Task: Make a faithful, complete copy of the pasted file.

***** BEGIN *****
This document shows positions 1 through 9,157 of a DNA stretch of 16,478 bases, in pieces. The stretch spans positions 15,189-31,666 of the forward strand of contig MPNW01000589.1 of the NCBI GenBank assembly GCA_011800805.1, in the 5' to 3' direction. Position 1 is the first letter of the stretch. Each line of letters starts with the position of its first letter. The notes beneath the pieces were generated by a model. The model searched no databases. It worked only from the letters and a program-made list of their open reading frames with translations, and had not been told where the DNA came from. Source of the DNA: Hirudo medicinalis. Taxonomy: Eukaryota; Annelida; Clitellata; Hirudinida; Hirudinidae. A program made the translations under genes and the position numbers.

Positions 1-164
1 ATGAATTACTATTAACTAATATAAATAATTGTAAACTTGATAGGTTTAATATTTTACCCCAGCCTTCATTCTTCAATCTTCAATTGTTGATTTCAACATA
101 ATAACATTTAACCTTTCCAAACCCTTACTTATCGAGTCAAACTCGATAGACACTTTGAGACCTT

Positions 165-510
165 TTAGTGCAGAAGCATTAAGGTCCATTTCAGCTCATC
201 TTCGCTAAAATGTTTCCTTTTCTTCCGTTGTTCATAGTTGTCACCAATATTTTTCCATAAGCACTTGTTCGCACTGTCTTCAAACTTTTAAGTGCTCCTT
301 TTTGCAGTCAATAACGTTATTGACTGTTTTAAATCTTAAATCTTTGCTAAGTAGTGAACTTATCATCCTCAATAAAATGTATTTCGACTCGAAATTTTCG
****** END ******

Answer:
This document shows positions 1 through 9,157 of a DNA stretch of 16,478 bases, in pieces. The stretch spans positions 15,189-31,666 of the forward strand of contig MPNW01000589.1 of the NCBI GenBank assembly GCA_011800805.1, in the 5' to 3' direction. Position 1 is the first letter of the stretch. Each line of letters starts with the position of its first letter. The notes beneath the pieces were generated by a model. The model searched no databases. It worked only from the letters and a program-made list of their open reading frames with translations, and had not been told where the DNA came from. Source of the DNA: Hirudo medicinalis. Taxonomy: Eukaryota; Annelida; Clitellata; Hirudinida; Hirudinidae. A program made the translations under genes and the position numbers.

Positions 1-164
1 ATGAATTACTATTAACTAATATAAATAATTGTAAACTTGATAGGTTTAATATTTTACCCCAGCCTTCATTCTTCAATCTTCAATTGTTGATTTCAACATA
101 ATAACATTTAACCTTTCCAAACCCTTACTTATCGAGTCAAACTCGATAGACACTTTGAGACCTT

Positions 165-510
165 TTAGTGCAGAAGCATTAAGGTCCATTTCAGCTCATC
201 TTCGCTAAAATGTTTCCTTTTCTTCCGTTGTTCATAGTTGTCACCAATATTTTTCCATAAGCACTTGTTCGCACTGTCTTCAAACTTTTAAGTGCTCCTT
301 TTTGCAGTCAATAACGTTATTGACTGTTTTAAATCTTAAATCTTTGCTAAGTAGTGAACTTATCATCCTCAATAAAATGTATTTCGACTCGAAATTTTCG